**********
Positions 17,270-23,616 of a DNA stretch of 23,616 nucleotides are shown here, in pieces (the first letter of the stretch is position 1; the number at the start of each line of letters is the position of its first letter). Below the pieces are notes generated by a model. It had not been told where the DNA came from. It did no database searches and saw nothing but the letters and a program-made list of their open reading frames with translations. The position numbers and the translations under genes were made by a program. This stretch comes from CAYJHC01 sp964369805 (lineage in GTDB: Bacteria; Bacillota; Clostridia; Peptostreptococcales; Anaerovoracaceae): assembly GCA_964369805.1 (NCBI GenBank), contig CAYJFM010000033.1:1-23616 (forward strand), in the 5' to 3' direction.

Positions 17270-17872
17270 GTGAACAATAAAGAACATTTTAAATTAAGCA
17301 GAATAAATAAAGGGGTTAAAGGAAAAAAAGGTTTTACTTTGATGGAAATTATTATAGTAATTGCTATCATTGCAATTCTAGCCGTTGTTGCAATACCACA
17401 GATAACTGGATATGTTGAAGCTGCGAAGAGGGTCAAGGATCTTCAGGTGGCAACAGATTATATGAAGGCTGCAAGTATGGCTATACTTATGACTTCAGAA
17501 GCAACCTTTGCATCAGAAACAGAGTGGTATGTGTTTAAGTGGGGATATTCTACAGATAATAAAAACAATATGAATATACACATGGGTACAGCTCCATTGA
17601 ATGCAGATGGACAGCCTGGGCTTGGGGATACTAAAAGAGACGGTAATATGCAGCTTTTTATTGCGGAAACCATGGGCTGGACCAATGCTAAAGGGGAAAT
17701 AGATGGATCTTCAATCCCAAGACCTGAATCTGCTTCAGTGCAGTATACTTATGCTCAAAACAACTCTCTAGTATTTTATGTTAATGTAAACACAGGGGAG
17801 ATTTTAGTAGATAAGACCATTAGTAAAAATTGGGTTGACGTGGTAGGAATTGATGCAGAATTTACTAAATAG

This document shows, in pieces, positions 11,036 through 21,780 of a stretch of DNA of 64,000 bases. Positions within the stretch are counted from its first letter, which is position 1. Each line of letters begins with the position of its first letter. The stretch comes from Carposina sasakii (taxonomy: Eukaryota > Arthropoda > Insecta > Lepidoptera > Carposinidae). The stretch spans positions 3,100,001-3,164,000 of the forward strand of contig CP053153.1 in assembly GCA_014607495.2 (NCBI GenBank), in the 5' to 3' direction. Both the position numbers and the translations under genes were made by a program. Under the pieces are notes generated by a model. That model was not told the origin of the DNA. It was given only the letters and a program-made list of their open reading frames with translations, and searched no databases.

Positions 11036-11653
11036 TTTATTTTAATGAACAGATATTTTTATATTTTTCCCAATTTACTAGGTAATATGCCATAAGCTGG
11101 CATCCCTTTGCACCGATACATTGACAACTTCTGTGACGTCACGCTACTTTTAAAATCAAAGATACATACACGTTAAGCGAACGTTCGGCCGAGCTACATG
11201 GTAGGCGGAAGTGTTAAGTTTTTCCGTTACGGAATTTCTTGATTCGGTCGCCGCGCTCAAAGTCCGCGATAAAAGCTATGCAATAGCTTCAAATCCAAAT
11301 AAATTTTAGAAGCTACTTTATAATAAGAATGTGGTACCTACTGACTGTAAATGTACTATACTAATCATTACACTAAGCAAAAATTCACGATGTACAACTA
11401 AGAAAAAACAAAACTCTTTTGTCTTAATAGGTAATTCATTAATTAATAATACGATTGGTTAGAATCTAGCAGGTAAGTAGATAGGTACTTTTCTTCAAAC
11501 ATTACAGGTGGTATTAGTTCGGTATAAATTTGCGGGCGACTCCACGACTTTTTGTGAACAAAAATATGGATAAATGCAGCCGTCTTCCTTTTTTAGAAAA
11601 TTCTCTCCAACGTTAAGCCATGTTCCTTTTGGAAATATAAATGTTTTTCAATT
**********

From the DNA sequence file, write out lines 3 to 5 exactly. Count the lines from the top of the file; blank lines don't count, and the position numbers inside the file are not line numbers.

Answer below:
17270 GTGAACAATAAAGAACATTTTAAATTAAGCA
17301 GAATAAATAAAGGGGTTAAAGGAAAAAAAGGTTTTACTTTGATGGAAATTATTATAGTAATTGCTATCATTGCAATTCTAGCCGTTGTTGCAATACCACA
17401 GATAACTGGATATGTTGAAGCTGCGAAGAGGGTCAAGGATCTTCAGGTGGCAACAGATTATATGAAGGCTGCAAGTATGGCTATACTTATGACTTCAGAA